Celebrating forty years of involvement with minor hockey this season, Don MacLean always seems to find his way home. When it comes to working with young hockey talent, his home, his comfort zone, is clearly with the initiation programs, those making their very first entry to the sport.
Always has been, always will. It was no different when he first offered to help Dan Susteric with an independant program in the mid-1970's. No different as he ventured off to form Sports North, a hockey organization that would flourish and eventually merge with the SMHA (Sudbury Minor Hockey Association).
No different now, 74 years young, as MacLean makes his way over to the RHP Training Centre every weekend during hockey season, lending a helping hand to the five, six and seven year olds on the ice.
A lifelong resident of Sudbury, MacLean grew up in a sports environment. "I played pretty much every sport, there was nothing I didn't try," MacLean confessed. A decent goaltender in hockey, the former Sudbury fire chief acknowledged that likely his greatest prowess would come as a broomball player, an athletic pastime that prospered in Sudbury as well as northern Ontario and Quebec in the 1960s and 1970s.
"I had a pretty good knack for deflecting the ball and knowing where to be," MacLean said. "I caught on to that fairly quickly and did well in that sport." Teaming up with the likes of Ray Jolicoeur, MacLean and friends/family would enjoy the chance to test themselves against the very best the sport had to offer.
That was until, like most young men of that era, a family of his own re-set his listing of priorities. "I switched over with my son," said MacLean. "I wanted him to have the opportunities that I had enjoyed as a youth."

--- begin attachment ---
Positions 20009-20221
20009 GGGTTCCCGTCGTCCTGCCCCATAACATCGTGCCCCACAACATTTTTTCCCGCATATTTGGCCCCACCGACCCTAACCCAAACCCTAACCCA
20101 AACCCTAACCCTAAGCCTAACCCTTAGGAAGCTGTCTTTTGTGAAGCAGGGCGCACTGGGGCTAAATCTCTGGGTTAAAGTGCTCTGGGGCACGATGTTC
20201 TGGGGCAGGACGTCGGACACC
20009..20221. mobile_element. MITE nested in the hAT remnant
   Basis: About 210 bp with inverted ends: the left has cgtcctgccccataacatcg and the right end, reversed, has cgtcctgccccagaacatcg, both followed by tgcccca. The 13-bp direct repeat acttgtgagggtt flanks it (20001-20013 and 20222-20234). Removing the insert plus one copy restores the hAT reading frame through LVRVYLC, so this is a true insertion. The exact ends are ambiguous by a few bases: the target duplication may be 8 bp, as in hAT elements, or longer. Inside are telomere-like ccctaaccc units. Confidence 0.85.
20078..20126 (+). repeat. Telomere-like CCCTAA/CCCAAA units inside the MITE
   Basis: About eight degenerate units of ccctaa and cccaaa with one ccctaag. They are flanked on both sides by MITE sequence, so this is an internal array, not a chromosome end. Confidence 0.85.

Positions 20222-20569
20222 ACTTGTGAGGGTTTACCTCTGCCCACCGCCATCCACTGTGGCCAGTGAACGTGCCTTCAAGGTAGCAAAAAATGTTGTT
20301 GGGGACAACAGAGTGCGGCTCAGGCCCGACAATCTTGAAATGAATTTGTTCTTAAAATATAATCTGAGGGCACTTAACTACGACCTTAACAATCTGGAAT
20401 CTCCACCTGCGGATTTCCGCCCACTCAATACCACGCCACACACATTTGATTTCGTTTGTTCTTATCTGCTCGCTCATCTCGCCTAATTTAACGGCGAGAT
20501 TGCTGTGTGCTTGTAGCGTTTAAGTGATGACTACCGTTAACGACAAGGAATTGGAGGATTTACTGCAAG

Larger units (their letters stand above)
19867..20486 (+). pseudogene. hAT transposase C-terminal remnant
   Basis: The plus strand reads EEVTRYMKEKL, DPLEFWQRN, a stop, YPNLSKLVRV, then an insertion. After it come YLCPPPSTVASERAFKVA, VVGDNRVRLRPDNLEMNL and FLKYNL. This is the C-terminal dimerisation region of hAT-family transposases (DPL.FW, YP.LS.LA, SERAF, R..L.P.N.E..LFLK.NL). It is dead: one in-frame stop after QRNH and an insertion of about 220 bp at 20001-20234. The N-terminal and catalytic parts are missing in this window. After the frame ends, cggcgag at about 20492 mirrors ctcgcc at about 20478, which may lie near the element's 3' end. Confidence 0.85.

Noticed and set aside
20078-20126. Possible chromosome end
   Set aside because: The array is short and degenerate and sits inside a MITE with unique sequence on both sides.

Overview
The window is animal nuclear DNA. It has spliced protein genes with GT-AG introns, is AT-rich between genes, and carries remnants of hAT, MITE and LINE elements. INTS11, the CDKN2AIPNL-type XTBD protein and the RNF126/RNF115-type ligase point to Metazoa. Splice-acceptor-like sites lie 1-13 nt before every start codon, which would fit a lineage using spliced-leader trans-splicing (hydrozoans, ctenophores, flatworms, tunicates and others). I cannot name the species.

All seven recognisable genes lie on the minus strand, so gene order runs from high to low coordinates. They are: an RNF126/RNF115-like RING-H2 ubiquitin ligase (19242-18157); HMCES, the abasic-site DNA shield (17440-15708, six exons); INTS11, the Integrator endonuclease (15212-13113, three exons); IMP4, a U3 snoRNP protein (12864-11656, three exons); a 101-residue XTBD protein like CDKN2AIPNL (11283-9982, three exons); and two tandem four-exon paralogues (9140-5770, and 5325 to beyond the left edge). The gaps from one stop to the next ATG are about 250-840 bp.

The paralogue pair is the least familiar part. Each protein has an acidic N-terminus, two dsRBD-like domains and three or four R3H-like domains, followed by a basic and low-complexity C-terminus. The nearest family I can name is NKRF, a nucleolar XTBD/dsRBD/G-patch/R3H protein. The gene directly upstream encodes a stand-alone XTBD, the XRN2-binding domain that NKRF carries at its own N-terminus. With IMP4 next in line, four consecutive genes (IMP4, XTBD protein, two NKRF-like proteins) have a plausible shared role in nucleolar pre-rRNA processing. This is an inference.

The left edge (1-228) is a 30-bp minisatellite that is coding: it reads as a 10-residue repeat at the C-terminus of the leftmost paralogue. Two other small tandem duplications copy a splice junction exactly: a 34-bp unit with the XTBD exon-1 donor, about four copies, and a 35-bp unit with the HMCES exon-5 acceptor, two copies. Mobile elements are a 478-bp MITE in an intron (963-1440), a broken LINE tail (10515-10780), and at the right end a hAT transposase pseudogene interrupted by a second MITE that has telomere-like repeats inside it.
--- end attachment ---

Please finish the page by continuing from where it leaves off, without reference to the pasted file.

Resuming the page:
Finding a spot for his son in the Susteric program, MacLean would see things move quickly, as the genesis of a new organization was rapidly unfolding. "Dan did one team only, but after that, Sports North kicked in, and we were very fortunate that some of our fundraising ventures did so well."
In the beginning, MacLean could work hand in hand, to some extent, with the SMHA crew, simply filling a void in their programming. "The SMHA did not initially cater to the initiation program, so I took it upon myself," he said.
"Everything that we did just seemed like the right thing to do. Basically, I had good people around me, and I took care of the financing and management." With experience at the junior level, coaches Danny Stack and Tony Thibeault would lend a helping hand.
Later, it was the likes of Bryan Verreault and Tom Faganely who would guide Sports North teams to provincial championships. "I was able to give the kids a lot of ice time for their dollar," MacLean explained.
"My timing was right. Sudbury Minor had the "AAA" and "AA" teams, but no feeder system to it." His program had garnered the attention of the SMHA, though their offer of "partnership" did not provide a great deal of appeal to MacLean.
"They basically said, "we want your ice, we want all of your kids, and we want to run it," MacLean recalled. "There was nothing in it for me. I thought if that's the way it is, we're going to part ways." Thus, Sports North was born.
For 10-12 years, the two hockey organizations competed for the same pool of talent. Thankfully, eventually, common ground was discovered. "I had talked to SMHA president Mike Brunette, at the time, and I was not asking for anything, other than being on their board for three years," said MacLean.
"Everybody said that the amalgamation would not work. But I really wasn't going there for any reason other than the kids. That, for me, is where the gratification for coaching hockey always was, with the little guys," suggested MacLean.
"You really can't have any strength at the top of your programs if you don't have a solid base." Content to let others deal with the top of that pyramid, MacLean has, and always will, return to his home, the "initiation" of young hockey talent.